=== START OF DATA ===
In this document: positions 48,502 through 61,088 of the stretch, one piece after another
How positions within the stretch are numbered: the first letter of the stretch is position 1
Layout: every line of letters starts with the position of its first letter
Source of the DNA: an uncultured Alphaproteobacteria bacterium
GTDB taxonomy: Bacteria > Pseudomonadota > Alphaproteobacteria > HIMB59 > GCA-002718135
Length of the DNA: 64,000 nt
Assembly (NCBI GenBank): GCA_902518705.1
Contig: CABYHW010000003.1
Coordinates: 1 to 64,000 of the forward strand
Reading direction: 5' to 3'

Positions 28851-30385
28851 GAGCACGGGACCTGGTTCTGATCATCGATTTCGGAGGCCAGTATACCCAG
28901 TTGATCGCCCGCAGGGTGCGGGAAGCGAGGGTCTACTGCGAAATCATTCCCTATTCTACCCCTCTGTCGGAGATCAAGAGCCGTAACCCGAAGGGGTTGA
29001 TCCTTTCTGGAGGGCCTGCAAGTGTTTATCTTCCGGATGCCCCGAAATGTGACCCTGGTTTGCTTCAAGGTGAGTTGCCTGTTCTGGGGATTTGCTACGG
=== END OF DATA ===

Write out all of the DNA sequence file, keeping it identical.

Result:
In this document: positions 48,502 through 61,088 of the stretch, one piece after another
How positions within the stretch are numbered: the first letter of the stretch is position 1
Layout: every line of letters starts with the position of its first letter
Source of the DNA: an uncultured Alphaproteobacteria bacterium
GTDB taxonomy: Bacteria > Pseudomonadota > Alphaproteobacteria > HIMB59 > GCA-002718135
Length of the DNA: 64,000 nt
Assembly (NCBI GenBank): GCA_902518705.1
Contig: CABYHW010000003.1
Coordinates: 1 to 64,000 of the forward strand
Reading direction: 5' to 3'

Positions 28851-30385
28851 GAGCACGGGACCTGGTTCTGATCATCGATTTCGGAGGCCAGTATACCCAG
28901 TTGATCGCCCGCAGGGTGCGGGAAGCGAGGGTCTACTGCGAAATCATTCCCTATTCTACCCCTCTGTCGGAGATCAAGAGCCGTAACCCGAAGGGGTTGA
29001 TCCTTTCTGGAGGGCCTGCAAGTGTTTATCTTCCGGATGCCCCGAAATGTGACCCTGGTTTGCTTCAAGGTGAGTTGCCTGTTCTGGGGATTTGCTACGG